Pruritic eruptions in older adults: characterization of a patch test negative cohort : Itch

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Pruritic eruptions in older adults: characterization of a patch test negative cohort

Sreekantaswamy, Shreya MDa,b; Tully, Janell BSa,c; Botto, Nina MDa; Woodruff, Carina MDa; Butler, Daniel MDa,

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Itch 8(1):p e67, January-March 2023. | DOI: 10.1097/itx.0000000000000067
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Workup for older adults with pruritis is variable but can include patch testing to evaluate for contact dermatitis. Prior research has reported a broad range of patch test positivity among older adults with pruritic eruptions, from as low as 34% to as high as 90%1. It has been loosely hypothesized that many older adults may be “patch negative” (exhibit no reactions on patch testing) due to a decreased immune response1. This cohort of patch negative older adults remains poorly characterized in the literature.

This descriptive study sought to better characterize shared clinical and histopathologic features of patch negative older adults to improve understanding of contributing etiologies for itch in this group. Out of 124 adults over the age of 60 who were patch tested at UCSF between 2013 and 2019, the final cohort consisted of 23 adults (mean age: 72.3 y) with nonfocal pruritic eruptions and no reaction on patch testing (Table 1).

Table 1 - Patient demographics.
Demographic N (%)
Age (mean) 72.30
Male 14 (60.9)
 White or Caucasian 17 (73.9)
 Black or African American 2 (8.7)
 Asian 2 (8.7)
 Other 1 (4.4)
 Declined 1 (4.4)

On exam, 95.7% of the cohort had erythematous papules and/or plaques (Table 2). Lesions were most frequently distributed on the trunk (47.8%) and extremities (56.5%). Data on eczema history were available for 17 patients, of whom 11 (64.7%) had no prior history of eczema. Histopathology revealed spongiotic dermatitis in 11 (68.8%) of the 16 patients with documented biopsy results. More than half (52.2%) of patients were treated with phototherapy or systemic immunosuppression. Ultimately, 30% of the cohort was diagnosed as having some form of dermatitis (atopic/nummular/allergic with suspected missed allergen/irritant). Most patients (52.2%) were diagnosed with immunologic eruptions of aging (IEA), a diagnosis of exclusion hypothesized to be related to age associated changes of the immune system2. Although these 2 diagnostic groups did share overlapping features, they were differentiated based on atopic diathesis and distribution of lesions. Each of the patients diagnosed with IEA required targeted immunologic treatment for sustained improvement, further supporting an underlying immunologic driver of IEA. While details regarding the extent of response to each treatment are unknown, patients had durable and successful response to Goeckerman, phototherapy, methotrexate, mycophenolate, and dupilumab.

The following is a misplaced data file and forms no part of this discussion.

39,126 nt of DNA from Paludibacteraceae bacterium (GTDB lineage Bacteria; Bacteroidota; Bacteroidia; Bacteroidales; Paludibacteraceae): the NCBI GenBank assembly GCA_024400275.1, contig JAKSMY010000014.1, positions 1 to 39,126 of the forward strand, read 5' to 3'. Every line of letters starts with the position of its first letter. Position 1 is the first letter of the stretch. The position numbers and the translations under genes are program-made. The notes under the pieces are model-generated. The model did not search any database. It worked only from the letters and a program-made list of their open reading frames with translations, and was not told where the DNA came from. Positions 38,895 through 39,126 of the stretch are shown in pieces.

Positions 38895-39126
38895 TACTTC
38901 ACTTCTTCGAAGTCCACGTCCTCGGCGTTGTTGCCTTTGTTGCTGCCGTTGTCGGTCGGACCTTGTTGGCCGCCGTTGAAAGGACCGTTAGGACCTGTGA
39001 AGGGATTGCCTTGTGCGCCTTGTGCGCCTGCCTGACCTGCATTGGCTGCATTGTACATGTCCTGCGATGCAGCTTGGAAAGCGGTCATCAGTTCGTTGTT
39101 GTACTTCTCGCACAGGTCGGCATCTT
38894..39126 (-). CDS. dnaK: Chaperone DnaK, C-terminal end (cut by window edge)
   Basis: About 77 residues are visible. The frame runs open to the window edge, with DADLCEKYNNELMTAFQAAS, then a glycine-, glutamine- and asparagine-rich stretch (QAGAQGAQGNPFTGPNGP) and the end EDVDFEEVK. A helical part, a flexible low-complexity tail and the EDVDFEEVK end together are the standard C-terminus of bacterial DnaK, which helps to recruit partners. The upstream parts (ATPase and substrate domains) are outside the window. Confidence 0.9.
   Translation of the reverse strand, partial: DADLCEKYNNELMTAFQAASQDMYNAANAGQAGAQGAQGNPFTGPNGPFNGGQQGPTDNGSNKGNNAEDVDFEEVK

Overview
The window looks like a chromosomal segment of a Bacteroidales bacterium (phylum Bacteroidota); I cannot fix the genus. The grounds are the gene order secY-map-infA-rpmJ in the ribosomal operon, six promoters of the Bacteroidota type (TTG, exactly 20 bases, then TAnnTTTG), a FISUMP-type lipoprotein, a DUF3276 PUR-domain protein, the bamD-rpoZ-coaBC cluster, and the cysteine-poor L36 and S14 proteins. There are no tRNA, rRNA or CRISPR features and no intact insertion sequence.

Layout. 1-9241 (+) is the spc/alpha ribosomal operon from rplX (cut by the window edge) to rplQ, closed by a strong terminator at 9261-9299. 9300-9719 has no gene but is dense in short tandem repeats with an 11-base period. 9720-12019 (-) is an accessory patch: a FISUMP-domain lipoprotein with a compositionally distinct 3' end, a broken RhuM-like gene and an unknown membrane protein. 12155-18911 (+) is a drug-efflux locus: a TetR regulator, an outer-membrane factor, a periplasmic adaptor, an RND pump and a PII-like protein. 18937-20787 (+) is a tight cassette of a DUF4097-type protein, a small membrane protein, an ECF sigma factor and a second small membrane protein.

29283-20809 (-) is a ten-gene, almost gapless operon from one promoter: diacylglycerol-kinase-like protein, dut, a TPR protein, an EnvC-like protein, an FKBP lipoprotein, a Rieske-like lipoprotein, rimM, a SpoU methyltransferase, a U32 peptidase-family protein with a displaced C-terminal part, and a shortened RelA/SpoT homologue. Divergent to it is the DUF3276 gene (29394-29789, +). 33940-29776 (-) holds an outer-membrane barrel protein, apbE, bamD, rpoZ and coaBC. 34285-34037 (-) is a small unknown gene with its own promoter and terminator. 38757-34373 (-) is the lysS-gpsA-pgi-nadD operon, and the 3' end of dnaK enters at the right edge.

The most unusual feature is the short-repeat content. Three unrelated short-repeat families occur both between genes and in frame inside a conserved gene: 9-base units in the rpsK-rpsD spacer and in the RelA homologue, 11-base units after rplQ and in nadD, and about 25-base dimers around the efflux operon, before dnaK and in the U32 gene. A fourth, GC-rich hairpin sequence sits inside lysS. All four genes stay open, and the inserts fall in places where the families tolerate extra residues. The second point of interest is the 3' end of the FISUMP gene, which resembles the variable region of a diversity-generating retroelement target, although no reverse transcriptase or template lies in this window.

Table 2 - Characteristics of dermatitis pruritic eruptions in patch negative older adults.
Characteristic Finding in patch negative population % of cohort with finding
Morphology Erythematous papules or plaques 22/23 (95.7)
Hyperkeratosis 2/23 (8.7)
Distribution Head/neck 9/23 (39.1)
Trunk 11/23 (47.8)
Extremities 13/23 (56.5)
Generalized 6/23 (26.1)
Histopathology Spongiotic dermatitis 11/16 (68.8)
Urticarial hypersensitivity reaction 5/16 (31.3)
Psoriasiform hyperplasia 2/16 (12.5)
Eczema history No prior history 11/17 (64.7)
Prior history 6/17 (35.3)
Comorbidities Cancer history (excluding keratinocyte carcinoma) 7/23 (30.4)